Senior Director for Conservation Policy and Senior Fellow
“30×30” is a science-backed goal to address the linked climate and biodiversity crises by conserving 30 percent of U.S. lands, waters, and oceans by 2030. We work with a diverse coalition to achieve on-the-ground protections that benefit nature, the climate, and communities.
Despite the climate crisis, the oil and gas lobby continues to push for more drilling on public lands and waters. We advocate for energy policy reform and a just transition so that the land, water, and ocean shared by all communities can be used for the common good.
People of color and low-income communities disproportionately lack access to nature and bear the impacts of its destruction. We work with front-line communities to advocate for policies that right historical wrongs and affirm Indigenous leadership and tribal sovereignty.
We cannot stabilize the climate without increasing protections for nature. One of the most effective strategies for mitigating climate change is to protect and restore more land and water. We work toward policies that connect climate action and nature-based solutions.
In episode 3 of “Under the Pala Pala,” six Native speakers came together at the 2022 National Diversity in STEM Conference in San Juan, Puerto Rico, to talk Indigenous-led conservation and how they bring their Native identity to the work that they do every day.
The U.S. Pacific territories are vast—combined, their ocean areas are nearly twice the size of Alaska—and they are home to some of the world's largest marine protected areas. This region will be critical for achieving the Biden administration’s goals to combat climate change, protect 30 percent of lands and waters by 2030, and ensure access to nature for all Americans.
President Joe Biden committed to putting the United States on a path to conserve 30 percent of its lands and waters by 2030; here are eight major opportunities he must pursue immediately to achieve this goal.
Here are some of the many community-led proposals to protect U.S. lands and waters awaiting action by President Joe Biden and his administration.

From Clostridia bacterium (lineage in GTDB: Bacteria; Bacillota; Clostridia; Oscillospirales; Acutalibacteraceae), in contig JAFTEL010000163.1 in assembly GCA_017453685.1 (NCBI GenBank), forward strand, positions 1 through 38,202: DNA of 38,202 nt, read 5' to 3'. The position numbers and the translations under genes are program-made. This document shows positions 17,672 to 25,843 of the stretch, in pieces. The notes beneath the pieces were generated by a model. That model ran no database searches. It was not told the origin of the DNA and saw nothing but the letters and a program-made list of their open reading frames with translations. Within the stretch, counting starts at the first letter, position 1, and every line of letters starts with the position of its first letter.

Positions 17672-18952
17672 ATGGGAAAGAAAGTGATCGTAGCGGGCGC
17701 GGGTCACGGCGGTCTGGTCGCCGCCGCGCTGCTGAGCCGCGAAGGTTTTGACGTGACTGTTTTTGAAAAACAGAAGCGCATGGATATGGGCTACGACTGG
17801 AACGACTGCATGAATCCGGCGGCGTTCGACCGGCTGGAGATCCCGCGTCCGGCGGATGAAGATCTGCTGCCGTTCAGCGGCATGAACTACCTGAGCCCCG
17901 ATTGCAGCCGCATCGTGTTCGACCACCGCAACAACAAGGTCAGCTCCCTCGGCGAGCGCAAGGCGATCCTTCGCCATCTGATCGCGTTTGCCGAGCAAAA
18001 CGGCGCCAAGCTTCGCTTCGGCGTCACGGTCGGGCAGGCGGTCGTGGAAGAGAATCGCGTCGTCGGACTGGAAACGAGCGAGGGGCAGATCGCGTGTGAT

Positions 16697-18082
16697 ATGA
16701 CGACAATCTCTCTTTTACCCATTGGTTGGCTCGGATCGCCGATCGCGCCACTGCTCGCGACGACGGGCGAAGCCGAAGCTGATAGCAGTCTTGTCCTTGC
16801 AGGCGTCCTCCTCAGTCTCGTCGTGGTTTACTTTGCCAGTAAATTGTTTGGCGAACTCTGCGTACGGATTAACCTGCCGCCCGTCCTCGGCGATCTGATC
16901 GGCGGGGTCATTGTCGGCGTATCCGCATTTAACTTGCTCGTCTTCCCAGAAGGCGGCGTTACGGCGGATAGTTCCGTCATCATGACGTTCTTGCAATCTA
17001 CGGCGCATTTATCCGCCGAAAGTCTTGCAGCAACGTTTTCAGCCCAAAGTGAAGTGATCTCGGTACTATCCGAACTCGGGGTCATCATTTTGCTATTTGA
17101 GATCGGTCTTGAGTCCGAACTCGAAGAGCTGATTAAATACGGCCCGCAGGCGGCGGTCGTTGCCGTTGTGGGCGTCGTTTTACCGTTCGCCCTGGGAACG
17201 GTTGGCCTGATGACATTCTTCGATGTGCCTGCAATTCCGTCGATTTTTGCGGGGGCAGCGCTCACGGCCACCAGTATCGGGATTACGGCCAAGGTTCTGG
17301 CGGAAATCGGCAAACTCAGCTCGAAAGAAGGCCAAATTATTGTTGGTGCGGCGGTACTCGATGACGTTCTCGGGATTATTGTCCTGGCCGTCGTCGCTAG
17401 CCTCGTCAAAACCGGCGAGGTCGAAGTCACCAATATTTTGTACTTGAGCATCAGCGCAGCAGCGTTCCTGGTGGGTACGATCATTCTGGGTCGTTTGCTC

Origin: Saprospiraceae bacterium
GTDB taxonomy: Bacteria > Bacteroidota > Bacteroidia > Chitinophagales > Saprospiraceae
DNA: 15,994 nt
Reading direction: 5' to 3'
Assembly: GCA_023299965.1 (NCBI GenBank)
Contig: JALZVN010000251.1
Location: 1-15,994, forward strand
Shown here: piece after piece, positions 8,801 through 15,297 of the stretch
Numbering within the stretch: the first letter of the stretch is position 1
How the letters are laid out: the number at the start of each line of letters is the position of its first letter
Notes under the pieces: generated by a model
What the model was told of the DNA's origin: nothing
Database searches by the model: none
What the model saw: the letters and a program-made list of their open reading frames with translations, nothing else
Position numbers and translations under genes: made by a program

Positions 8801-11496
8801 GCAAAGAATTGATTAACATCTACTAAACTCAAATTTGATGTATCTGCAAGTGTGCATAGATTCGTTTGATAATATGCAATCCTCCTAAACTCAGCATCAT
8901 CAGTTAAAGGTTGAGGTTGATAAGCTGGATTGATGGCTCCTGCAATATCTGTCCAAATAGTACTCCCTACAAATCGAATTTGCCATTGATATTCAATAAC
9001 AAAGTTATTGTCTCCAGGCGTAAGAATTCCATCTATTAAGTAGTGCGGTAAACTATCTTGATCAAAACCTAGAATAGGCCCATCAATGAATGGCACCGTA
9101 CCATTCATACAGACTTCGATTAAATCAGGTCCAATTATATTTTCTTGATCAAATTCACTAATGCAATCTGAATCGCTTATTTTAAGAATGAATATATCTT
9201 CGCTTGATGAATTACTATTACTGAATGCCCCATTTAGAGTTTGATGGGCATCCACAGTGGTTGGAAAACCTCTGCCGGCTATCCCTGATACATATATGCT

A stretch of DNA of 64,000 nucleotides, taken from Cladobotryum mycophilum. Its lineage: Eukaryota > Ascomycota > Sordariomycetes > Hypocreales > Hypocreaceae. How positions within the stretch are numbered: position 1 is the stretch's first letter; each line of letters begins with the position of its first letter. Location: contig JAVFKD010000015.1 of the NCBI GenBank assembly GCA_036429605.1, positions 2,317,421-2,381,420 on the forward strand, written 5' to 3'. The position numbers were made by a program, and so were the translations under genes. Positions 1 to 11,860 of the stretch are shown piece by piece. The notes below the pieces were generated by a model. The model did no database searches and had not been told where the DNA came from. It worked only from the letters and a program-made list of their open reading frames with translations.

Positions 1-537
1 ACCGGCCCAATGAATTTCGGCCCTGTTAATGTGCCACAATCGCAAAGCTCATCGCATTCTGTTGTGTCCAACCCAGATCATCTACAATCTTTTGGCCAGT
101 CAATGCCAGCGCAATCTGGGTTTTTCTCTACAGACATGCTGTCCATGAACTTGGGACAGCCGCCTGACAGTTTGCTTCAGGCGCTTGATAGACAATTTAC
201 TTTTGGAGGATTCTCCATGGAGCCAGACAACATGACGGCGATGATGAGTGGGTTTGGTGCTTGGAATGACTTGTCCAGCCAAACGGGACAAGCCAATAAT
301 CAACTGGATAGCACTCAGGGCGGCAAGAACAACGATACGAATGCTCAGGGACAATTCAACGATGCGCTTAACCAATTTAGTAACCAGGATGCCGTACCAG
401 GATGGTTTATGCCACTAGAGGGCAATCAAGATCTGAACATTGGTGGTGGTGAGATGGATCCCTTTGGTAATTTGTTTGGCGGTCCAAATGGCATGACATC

From a potential Arctic oil drilling hub to a mine that threatens one of the world’s most productive salmon fisheries, a series of upcoming project decisions in Alaska are poised to shape the Biden administration’s conservation and climate legacy.
ConocoPhillips’ proposed Willow drilling project is a climate and economic disaster in waiting.
Steven Johnson and Angelo Villagomez discuss their recent study which assesses the quantity and quality of marine protected areas in the Mariana Islands.
In this episode, Michael Khus from the Northern Chumash Tribal Council and Sol Kaho’ohalahala, chair of the Hawaiian Islands Humpback Whale National Marine Sanctuary, discuss Indigenous healing through the ocean.
The Federal Emergency Management Agency is vital to the nation’s climate resilience, but pre-disaster resilience funds are not reaching the rural communities most vulnerable to climate risk and least able to prepare.
Federal wildfire and flood resilience dollars are not reaching the rural communities most vulnerable to climate risk and least able to prepare.
New Mexico’s 2022 wildfire season and its aftermath reveal the limits of federal resilience funding, but the new federal Community Wildfire Defense Grant program is an anchor point from which to advance reform.
In a deeply divided nation, conservation remains an indisputably popular and bipartisan issue.